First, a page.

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Supporters say tribal recognition is needed to ensure that Native Hawaiians have the same rights as other native groups, namely Indian tribes on the U.S. mainland. The Star-Advertiser came out in support of the executive path in an editorial Tuesday.

“The so-called Akaka Bill aimed at achieving Hawaiian sovereignty has been stalled more than a decade in Congress because of opposition by Senate Republicans, leaving the most realistic approach to be executive order,” said the newspaper. “Hawaii’s Democratic delegation is wisely pursuing that approach while Hawaii-born President Barack Obama remains in the White House.”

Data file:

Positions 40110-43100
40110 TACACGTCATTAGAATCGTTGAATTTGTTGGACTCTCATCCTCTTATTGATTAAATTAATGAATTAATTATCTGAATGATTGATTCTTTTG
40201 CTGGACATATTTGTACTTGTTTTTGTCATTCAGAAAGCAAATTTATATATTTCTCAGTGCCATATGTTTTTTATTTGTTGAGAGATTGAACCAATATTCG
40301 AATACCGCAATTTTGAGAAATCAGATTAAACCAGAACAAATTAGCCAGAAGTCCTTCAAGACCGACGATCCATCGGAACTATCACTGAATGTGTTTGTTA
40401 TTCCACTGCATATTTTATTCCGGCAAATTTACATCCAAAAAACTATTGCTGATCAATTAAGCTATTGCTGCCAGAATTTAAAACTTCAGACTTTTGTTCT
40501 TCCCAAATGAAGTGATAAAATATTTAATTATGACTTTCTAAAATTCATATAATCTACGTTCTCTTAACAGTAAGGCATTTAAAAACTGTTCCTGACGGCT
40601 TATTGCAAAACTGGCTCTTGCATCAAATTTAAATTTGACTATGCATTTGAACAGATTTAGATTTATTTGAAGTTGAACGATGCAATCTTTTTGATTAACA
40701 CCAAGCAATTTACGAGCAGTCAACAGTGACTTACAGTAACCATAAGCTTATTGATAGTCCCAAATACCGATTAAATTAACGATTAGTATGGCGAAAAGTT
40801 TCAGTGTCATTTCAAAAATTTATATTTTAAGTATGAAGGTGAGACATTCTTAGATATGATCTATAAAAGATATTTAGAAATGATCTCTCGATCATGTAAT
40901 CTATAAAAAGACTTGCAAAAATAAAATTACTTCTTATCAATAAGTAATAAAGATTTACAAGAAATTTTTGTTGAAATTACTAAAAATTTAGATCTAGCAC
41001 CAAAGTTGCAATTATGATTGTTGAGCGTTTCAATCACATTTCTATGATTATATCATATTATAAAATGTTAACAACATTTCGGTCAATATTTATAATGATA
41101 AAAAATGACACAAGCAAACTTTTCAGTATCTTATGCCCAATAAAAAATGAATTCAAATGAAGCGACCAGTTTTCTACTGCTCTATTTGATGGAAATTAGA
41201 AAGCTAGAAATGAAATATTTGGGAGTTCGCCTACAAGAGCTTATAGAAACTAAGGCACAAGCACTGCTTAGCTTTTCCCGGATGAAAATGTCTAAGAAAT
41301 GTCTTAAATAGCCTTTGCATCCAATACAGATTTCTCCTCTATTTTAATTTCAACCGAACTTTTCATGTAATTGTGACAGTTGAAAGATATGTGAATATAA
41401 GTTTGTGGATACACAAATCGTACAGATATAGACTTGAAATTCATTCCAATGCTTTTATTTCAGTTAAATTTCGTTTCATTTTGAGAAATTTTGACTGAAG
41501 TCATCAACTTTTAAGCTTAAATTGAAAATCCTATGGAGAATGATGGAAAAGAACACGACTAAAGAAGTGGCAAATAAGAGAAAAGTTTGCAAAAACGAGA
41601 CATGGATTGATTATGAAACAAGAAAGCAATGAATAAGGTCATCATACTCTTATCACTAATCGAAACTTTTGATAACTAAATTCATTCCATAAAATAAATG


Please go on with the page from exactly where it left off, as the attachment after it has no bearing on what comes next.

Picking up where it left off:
Public opinion on the idea remains lukewarm. A 2009 Zogby poll found that 58 percent wanted voters to cast ballots on the Akaka bill and that 51 percent opposed it and 34 percent supported it.

An unscientific online poll conducted last week by the Star-Advertiser found that 70 percent of 3,104 votes cast opposed having Mr. Obama enact the Akaka bill by fiat, while 30 percent supported the idea.

Critics note that if the Akaka Bill is approved by executive order, it could be just as easily undone in the next administration. By then, however, a separate Native Hawaiian government may be entrenched on the islands of the 50th state.

“We all know President Obama has done an awful lot of executive-order kind of things,” said Mr. Conklin. “He doesn’t have the right or the authority, but there he is, doing it.”